Sanders M.E.,Dairy and Food Culture Technologies
Journal of Clinical Gastroenterology | Year: 2011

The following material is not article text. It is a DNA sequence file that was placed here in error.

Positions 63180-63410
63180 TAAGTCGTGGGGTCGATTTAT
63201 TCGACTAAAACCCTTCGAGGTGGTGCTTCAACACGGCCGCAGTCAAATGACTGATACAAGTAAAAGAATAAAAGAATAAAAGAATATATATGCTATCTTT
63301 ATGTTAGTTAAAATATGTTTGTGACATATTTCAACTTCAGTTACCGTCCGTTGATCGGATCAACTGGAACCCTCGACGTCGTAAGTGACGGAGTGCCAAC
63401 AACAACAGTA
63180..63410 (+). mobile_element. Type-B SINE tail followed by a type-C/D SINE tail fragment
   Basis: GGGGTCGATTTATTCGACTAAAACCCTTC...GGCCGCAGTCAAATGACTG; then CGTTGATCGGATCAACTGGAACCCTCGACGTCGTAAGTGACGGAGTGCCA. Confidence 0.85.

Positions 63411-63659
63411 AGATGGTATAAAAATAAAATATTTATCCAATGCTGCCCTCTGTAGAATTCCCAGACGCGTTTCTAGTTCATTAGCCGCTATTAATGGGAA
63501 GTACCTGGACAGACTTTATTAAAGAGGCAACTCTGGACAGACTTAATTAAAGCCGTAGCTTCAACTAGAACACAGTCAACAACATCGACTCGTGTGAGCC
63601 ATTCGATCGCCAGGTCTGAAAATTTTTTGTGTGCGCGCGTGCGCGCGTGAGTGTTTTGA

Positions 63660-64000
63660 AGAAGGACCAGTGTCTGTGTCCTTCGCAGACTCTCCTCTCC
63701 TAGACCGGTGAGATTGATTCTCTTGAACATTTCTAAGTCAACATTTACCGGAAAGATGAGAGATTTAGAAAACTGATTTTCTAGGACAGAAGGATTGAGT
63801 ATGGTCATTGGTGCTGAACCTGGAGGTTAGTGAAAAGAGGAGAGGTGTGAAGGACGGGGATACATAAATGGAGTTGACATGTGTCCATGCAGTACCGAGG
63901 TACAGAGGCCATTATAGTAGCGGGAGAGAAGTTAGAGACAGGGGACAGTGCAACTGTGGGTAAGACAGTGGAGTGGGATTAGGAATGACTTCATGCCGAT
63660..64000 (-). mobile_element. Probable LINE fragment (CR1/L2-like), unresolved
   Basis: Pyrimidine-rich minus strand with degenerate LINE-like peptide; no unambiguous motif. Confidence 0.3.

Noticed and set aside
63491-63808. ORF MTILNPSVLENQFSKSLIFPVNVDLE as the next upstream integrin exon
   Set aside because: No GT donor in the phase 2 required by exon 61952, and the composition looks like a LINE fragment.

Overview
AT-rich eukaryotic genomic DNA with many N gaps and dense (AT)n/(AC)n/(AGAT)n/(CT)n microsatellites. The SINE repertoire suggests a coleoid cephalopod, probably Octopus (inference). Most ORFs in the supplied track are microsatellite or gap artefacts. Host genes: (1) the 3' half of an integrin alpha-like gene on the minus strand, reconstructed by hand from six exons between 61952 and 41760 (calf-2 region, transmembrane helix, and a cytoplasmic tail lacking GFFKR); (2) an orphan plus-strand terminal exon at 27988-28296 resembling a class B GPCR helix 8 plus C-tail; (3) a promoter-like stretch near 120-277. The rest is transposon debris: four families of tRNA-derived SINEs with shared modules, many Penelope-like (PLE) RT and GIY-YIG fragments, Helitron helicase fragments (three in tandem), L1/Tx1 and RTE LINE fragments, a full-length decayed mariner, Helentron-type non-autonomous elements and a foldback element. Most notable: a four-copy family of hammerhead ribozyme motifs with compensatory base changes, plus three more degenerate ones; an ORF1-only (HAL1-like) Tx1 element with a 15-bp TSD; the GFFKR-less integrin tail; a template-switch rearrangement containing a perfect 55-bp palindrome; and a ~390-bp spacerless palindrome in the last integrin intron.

Although precise mechanisms responsible for all demonstrations of probiotic health benefits are not known, many lines of evidence suggest that probiotics function through direct or indirect impact on colonizing microbiota of the gut. Probiotics can directly influence colonizing microbes through multiple mechanisms, including the production of inhibitory compounds (bacteriocins, short chain fatty acids, and others), by producing substrates that might promote the growth of colonizing microbes (secreted exopolysaccharides, vitamins, fatty acids, sugars from undigested carbohydrates and others), and by promoting immune responses against specific microbes. Indirectly, probiotics can influence colonizing microbes by inhibiting attachment through stimulated mucin production, reinforcing gut barrier effects, and downregulation of gut inflammation, thereby promoting microbes that are associated with a healthier gut physiology. Although the value of targeted changes in populations of gut bacteria is a matter of debate, increased levels of Bifidobacterium and Lactobacillus in the gut correlate with numerous health endpoints. Microbiota changes due to probiotic intake include increased numbers of related phylotypes, decreasing pathogens and their toxins, altering bacterial community structure to enhance evenness, stabilizing bacterial communities when perturbed (eg, with antibiotics), or promoting a more rapid recovery from a perturbation. Further research will provide insight into the degree of permanence of probiotic-induced changes, although research to date suggests that continued probiotic consumption is needed for sustained impact. Copyright © 2011 by Lippincott Williams & Wilkins. Source